Seventeen persons have been confirmed dead in 1,617 reported suspected cases as a cholera outbreak continues to ravage Kwara State in North-central Nigeria.
The Nigeria Centre for Disease Control, NCDC, disclosed the grim figures in its weekly epidemiological report for Week 26 released on Tuesday.
According to the agency, the suspected cases were reported as at the end July 9 with 13 laboratory samples confirming the disease and a case fatality rate of 1.1 percent recorded.
This is an increase of 3.6 percent suspected cases from the previous week epidemiological report where 1. 558 suspected cases were reported, 13 confirmed and 11 deaths recorded.
Children under the age of five remain the most affected with 460, (28.4 percent) of the cases reported with the male population accounting for 51.6 percent of the cases.
According to the health agency, 818, (50.5 percent) of the suspected cases were reported from Ilorin West, the percentage remaining constant from the previous week.
In the epidemological report for the week which closed June 30, four local government areas in Kwara state, Asa, Ilorin East, Ilorin South, Ilorin West, were reported affected with 50.6 per cent from Ilorin West.
With the continued disease spread and increasing death toll in the state, NCDC has enjoined Nigerians to maintain hygienic environmental practices in order to reduce the spread of the disease.
The agency explained that environmental hygiene involves care of residential areas, proper treatment and disposal of waste, stressing that to achieve maximal impact, a communal approach to hygiene is encouraged.
“This will support better fostering and impact on the general public on the importance of environmental hygiene practices, in and out of an outbreak season. These preventive messages should also constitute part of the messages given to the general public at the community, LGA, State and national levels before and during an outbreak,” it stated.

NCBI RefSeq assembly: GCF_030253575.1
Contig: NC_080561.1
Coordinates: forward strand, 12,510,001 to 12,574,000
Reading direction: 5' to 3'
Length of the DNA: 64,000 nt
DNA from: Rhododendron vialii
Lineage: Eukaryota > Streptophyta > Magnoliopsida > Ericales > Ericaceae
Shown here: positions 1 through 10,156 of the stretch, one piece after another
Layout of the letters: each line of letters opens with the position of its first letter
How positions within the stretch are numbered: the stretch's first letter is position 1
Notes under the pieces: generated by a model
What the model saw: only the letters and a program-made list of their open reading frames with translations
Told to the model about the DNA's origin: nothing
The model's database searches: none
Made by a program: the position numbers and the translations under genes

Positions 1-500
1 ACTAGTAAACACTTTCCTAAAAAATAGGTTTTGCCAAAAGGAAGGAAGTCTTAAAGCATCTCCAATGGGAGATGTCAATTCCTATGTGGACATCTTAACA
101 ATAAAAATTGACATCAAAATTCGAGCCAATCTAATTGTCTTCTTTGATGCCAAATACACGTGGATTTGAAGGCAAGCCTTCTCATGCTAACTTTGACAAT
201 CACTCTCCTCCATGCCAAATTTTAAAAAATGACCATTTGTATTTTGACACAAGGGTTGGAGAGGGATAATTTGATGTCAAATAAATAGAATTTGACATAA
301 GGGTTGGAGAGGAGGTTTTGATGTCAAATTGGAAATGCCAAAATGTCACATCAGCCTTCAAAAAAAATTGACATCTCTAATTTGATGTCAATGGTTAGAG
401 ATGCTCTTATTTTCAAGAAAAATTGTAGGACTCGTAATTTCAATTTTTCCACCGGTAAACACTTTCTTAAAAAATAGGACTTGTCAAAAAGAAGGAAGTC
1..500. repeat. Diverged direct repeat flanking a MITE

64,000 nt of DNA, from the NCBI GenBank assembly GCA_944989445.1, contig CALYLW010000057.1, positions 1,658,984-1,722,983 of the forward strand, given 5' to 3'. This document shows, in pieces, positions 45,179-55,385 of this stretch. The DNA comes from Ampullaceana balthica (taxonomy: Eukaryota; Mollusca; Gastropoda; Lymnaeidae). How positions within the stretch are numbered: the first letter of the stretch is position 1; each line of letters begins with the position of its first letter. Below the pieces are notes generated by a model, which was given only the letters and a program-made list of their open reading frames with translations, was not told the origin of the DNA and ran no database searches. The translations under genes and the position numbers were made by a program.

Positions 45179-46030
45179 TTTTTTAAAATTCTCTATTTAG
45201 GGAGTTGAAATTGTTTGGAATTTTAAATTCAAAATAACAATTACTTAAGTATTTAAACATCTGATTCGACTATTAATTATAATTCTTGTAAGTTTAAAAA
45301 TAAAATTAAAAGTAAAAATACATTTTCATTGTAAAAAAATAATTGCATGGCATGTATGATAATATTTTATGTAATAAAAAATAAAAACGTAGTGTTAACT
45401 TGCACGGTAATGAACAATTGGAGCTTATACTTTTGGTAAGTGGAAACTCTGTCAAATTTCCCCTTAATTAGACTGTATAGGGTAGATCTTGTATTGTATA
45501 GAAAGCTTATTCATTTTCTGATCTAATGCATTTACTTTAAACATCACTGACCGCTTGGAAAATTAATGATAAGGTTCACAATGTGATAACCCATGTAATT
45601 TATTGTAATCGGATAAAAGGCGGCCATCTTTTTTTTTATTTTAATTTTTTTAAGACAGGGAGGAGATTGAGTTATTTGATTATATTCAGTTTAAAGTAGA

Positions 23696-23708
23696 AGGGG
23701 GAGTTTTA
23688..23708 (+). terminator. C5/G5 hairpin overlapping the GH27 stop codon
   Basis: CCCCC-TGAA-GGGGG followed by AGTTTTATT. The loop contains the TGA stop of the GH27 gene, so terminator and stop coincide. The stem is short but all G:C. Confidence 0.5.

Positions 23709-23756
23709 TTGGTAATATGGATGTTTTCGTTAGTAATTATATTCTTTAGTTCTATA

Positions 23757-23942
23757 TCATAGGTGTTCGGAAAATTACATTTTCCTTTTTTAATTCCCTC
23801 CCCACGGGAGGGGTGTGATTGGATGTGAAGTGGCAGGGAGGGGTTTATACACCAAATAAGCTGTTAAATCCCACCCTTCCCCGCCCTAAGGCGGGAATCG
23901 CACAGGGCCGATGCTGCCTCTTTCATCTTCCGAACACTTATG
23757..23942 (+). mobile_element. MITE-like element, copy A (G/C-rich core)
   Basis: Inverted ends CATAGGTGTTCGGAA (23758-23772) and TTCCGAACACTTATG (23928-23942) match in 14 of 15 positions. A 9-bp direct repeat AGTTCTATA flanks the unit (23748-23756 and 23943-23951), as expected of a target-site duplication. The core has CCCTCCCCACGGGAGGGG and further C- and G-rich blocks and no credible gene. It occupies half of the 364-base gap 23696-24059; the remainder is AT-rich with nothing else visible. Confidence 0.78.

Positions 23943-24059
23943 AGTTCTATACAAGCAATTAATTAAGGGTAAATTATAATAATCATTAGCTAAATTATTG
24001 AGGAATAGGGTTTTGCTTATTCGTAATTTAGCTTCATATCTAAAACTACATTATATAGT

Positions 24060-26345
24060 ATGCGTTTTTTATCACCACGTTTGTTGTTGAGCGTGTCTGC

NCDC also advocated multisectoral collaboration between states; relevant Ministries, Agencies, and Departments (MDAs) and partner agencies in ensuring that a holistic approach is taken during preparation and response to outbreaks of epidemic prone diseases and public health events of concern.
“Furthermore, healthy collaborations with the ministry of environment should be encouraged for initiating and sustaining environmental hygiene strategies implemented at all levels and members of the public should always seek care in a health facility if they have watery diarrhoea,” it added.
NCDC’s preventive messages on proper environmental hygiene practices:
1. Care of residential area- Clear all waste around residential areas
• Report any break in water pipes to the appropriate authority
• Site latrine facilities far away from residential areas
2. Waste Disposal
• Use appropriate disposal bags to gather waste before disposal.
• Dumping site should be as far away as possible residential areas
• Use of latrines and toilets. If latrines or toilets are unavailable, bury feces 30 meters (98ft) away from any body of water.
• Increase access to improved sanitation facility e.g. connection to a public sewer, connection to a septic tank, simple pit-latrine, and ventilated improved latrine
• Facilities such as bucket latrines, public or shared latrines, and trenches should be replaced as soon as possible by improved and longer term sanitation facilities, after a cholera outbreak.
3. Treatment of Waste – Antibacterial treatment of general sewage by chlorine, ozone, ultraviolet light or other effective treatment before it enters the waterways or underground water supplies. This helps to prevent undiagnosed cholera patients from inadvertently spreading the disease.